coronavirus pandemic

Mass. Doctor Credits Wife, Convalescent Plasma for Coronavirus Recovery

Dr. Nick Athienites, a nephrology kidney specialist, calculated his chances of survival to be about 10%

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A Massachusetts doctor who treats patients for life-threatening illnesses, including COVID-19, recently found himself on the other side of the table when he came down with the virus.

Dr. Nick Athienites, a nephrology kidney specialist, said he credits his wife Jennifer for getting checked out and then getting on the road to recovery.

"My wife Jennifer said, 'you don't look good, let me check your temperature.' It was 105. Immediately I realized I probably had COVID," Athienites recalled.

A few days later on April 18, Athienites was rushed to Tuft's Medical Center in Boston and diagnosed with COVID-19. Four days later he was on life-support.

"My wife was contacted by the Chaplin from Tufts for prayer. And we know what that means," Athienites said.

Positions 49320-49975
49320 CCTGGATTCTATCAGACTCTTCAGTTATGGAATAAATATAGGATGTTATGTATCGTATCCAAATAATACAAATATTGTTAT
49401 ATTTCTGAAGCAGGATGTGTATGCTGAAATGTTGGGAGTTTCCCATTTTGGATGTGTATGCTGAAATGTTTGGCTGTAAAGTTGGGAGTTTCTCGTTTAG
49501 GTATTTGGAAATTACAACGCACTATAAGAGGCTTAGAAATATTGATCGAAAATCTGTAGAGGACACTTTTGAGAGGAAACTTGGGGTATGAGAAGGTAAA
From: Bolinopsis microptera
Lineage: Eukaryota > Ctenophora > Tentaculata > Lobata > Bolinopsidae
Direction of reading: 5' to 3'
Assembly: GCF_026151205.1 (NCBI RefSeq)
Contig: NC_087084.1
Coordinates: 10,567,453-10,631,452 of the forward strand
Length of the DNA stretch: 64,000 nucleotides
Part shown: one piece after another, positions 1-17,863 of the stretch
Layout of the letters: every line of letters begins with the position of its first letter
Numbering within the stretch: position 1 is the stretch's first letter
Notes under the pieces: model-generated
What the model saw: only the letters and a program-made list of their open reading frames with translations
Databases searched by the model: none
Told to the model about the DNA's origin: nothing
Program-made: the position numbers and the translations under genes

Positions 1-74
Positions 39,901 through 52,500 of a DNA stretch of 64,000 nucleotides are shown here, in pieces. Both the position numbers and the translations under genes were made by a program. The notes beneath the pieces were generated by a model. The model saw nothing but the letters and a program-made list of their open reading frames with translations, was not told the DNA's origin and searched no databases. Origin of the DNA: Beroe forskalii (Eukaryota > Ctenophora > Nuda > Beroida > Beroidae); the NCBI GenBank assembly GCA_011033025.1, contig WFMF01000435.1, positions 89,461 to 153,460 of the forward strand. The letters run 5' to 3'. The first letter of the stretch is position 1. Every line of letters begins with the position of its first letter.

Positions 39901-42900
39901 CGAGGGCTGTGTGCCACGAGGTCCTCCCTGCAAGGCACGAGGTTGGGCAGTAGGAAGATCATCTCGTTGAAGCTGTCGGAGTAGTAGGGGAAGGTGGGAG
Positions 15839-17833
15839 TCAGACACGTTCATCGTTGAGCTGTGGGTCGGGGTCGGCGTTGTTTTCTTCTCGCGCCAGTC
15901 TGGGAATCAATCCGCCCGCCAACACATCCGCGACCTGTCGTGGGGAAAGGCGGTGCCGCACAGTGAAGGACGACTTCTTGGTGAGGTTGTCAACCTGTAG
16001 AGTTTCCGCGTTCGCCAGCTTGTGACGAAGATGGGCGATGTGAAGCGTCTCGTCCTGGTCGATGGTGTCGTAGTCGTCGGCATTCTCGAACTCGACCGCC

The doctor, who treats patients on the South Shore and Brockton area, calculated his chances of survival to be about 10%. Still, he said he had too much to live for.

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"I have a 13-year old daughter. I have a wife. They're both dependent on me," he said.

An intensive care nurse, his wife knew about an experimental treatment using convalescent plasma, the part of blood containing antibodies.

"We are giving a variety of treatments almost all at once to try to save their lives," said Dr. Helen Boucher, Chief of Infectious Diseases at Tufts Medical Center. "The idea is that you give antibodies to somebody who is sick and those antibodies help fight the virus."

The problem was that plasma is hard to come by and Athienites has a rare blood type, further reducing the chance of finding a match.

"My wife posted a plea on social media and Facebook," he said.

When the post went viral and a Boston doctor saw it, a plasma match was found in Rhode Island and with no time to spare, quickly sent it to treat Athienites.

Within 24 hours, his condition improved and he was discharged several days later.

Athienites said he's so grateful, he plans to give back to help save another patient suffering from COVID-19.

"Myself and my wife we will be donors of plasma," Athienites said.

The doctor believes he contracted COVID-19 while treating patients with the virus and reusing face masks. Despite his brush with death, he says it won't stop him from doing his job again as soon as he's able.

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